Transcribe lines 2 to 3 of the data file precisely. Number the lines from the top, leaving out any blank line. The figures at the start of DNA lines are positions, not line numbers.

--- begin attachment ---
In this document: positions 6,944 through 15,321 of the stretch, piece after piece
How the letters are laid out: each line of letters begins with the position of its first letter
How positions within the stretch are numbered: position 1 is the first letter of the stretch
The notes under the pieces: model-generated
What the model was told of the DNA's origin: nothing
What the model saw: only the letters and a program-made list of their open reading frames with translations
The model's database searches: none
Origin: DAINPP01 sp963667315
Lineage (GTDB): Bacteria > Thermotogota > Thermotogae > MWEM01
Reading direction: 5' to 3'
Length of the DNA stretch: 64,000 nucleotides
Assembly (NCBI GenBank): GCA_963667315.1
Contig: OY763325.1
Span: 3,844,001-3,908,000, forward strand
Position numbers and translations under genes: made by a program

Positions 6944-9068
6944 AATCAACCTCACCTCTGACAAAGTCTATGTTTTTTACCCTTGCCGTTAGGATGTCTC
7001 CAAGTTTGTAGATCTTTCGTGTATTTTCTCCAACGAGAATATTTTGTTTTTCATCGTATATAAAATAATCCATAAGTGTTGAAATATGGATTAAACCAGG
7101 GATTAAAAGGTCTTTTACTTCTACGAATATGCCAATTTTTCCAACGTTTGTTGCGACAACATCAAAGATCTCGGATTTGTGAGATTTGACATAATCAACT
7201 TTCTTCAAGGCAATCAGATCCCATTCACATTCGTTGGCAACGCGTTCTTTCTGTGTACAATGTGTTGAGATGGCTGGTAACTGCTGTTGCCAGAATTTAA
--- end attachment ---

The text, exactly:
How the letters are laid out: each line of letters begins with the position of its first letter
How positions within the stretch are numbered: position 1 is the first letter of the stretch